The Arizona High Court Upheld A 160-Year-Old Abortion Ban. Now What?

Abortion law expert David Cohen talks about Arizona’s ongoing abortion litigation, a possible abortion amendment in the state, and the biggest threats to abortion rights nationwide.


Republican legislators in Arizona blocked a vote last week to repeal the 1864 ban on abortion that the Arizona Supreme Court ruled is enforceable earlier this month.

Planned Parenthood issued a statement saying it will continue to provide abortion services “through 15 weeks for a short period of time” — at least until June. It pointed to an order in a separate case barring enforcement of the ban until 45 days after the issuance of the final mandate in the supreme court case, Planned Parenthood v. Hazelrigg. That mandate — a document formally notifying the lower court of the appellate decision and returning jurisdiction for additional proceedings to the lower court — will not take effect until at least 15 days after the decision.

State Court Report spoke to David Cohen, a law professor at Drexel University who focuses on the intersection between law and gender. Cohen has represented abortion providers before the Pennsylvania Supreme Court and written extensively on abortion law. His work was cited by dissenting justices in Dobbs v. Jackson Women’s Health Organization.

The conversation has been edited for brevity and clarity. 

Erin Geiger Smith: The state supreme court ruled that a 1864 abortion law is still in effect. Can that law currently be enforced against Arizonans?

David Cohen: No. The decision won’t go into effect for at least 60 days. And Planned Parenthood, or any other plaintiff who might join the case or file a separate case, may try to further stay the implementation of this old abortion law and keep abortion legal in Arizona through at least November, when there’s the election and likely a vote on a ballot initiative to protect abortion.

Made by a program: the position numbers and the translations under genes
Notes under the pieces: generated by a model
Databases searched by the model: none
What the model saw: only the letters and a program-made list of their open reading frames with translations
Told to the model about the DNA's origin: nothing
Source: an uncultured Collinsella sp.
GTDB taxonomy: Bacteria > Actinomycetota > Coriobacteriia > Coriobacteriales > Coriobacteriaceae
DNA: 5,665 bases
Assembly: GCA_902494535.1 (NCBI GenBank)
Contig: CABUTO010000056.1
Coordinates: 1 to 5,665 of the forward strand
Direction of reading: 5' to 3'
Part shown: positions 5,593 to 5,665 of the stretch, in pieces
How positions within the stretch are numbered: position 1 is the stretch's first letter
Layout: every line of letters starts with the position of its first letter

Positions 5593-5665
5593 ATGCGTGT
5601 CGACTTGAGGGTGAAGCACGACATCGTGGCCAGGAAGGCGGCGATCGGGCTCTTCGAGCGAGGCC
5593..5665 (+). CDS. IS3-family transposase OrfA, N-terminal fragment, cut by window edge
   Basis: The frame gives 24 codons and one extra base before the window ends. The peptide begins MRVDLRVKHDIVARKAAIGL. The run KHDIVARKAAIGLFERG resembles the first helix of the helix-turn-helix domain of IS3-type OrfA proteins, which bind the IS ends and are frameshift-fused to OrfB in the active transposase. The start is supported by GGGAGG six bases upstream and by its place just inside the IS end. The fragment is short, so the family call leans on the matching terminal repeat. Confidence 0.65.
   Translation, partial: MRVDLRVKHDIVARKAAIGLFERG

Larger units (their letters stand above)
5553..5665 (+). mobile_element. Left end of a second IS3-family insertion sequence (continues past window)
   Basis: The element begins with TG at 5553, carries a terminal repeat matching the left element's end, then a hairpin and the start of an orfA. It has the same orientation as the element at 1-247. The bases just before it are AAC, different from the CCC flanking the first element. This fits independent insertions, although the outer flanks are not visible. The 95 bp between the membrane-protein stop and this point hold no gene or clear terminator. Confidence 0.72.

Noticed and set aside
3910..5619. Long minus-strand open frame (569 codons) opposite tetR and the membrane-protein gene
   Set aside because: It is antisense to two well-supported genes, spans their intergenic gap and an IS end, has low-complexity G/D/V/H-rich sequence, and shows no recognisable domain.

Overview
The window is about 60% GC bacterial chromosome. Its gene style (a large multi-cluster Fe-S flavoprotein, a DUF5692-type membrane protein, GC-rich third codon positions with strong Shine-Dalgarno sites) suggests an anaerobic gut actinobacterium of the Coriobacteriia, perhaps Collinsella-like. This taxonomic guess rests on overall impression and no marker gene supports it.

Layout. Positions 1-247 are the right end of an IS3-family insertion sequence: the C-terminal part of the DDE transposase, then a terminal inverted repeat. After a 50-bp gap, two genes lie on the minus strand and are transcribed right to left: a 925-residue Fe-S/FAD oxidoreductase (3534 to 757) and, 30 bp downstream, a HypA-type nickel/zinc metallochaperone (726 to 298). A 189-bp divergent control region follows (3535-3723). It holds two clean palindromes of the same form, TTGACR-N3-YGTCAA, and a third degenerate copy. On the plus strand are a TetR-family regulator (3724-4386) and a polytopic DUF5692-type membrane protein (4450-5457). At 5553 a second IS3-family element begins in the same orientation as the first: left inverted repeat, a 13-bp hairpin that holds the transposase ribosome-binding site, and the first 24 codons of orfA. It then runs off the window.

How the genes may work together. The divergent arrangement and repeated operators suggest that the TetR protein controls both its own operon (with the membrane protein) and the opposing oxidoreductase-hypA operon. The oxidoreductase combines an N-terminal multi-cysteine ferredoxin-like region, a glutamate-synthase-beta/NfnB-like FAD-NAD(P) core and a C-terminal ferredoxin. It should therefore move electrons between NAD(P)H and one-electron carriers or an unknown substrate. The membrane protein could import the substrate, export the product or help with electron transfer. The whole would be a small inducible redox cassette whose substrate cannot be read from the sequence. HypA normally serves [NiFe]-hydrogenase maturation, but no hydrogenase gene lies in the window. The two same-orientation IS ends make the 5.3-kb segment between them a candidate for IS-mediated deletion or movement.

Geiger Smith: What can we expect to happen next in the case?

Cohen: All the Arizona Supreme Court decided was that the old statute applies, not a newer statute from 2022 that allowed abortions up to 15 weeks. That was a matter of statutory interpretation. It did not say anything about whether the statute is constitutional. It left that for further determination by the lower court. It remanded the case to the lower court to figure out next steps. So the case is far from over.

I would imagine that either Planned Parenthood will file a motion for summary judgment in the lower court, for a temporary restraining order, or for a preliminary injunction. Or the court will issue some kind of scheduling order or have a conference among the parties to determine next steps.

Geiger Smith: What state constitution claims might you expect Planned Parenthood to raise?

Cohen: This case was originally filed in 1971 and reopened in 2022. They raised a bunch of constitutional claims in their 1971 petition. Beyond the federal constitution claims, they also claimed the statute violated state constitutional provisions around liberty, due process, privacy, choice in family planning and medical treatment, and religion.

Arizona has a “freedom of choice in health care” amendment enacted as a reaction to Obamacare. Similar provisions have been the basis of some challenges to abortion restrictions in Ohio and Wyoming. I hope Planned Parenthood amends their complaint and includes newer constitutional provisions from Arizona’s constitution.

Geiger Smith: Outside of this court case, what are the other moving parts you’re watching in Arizona?

Cohen: This is a complicated story with so many chapters yet to be written. The legislature has now twice attempted, unsuccessfully, to repeal or revisit the old law. But maybe they will be able to break through and successfully change the law.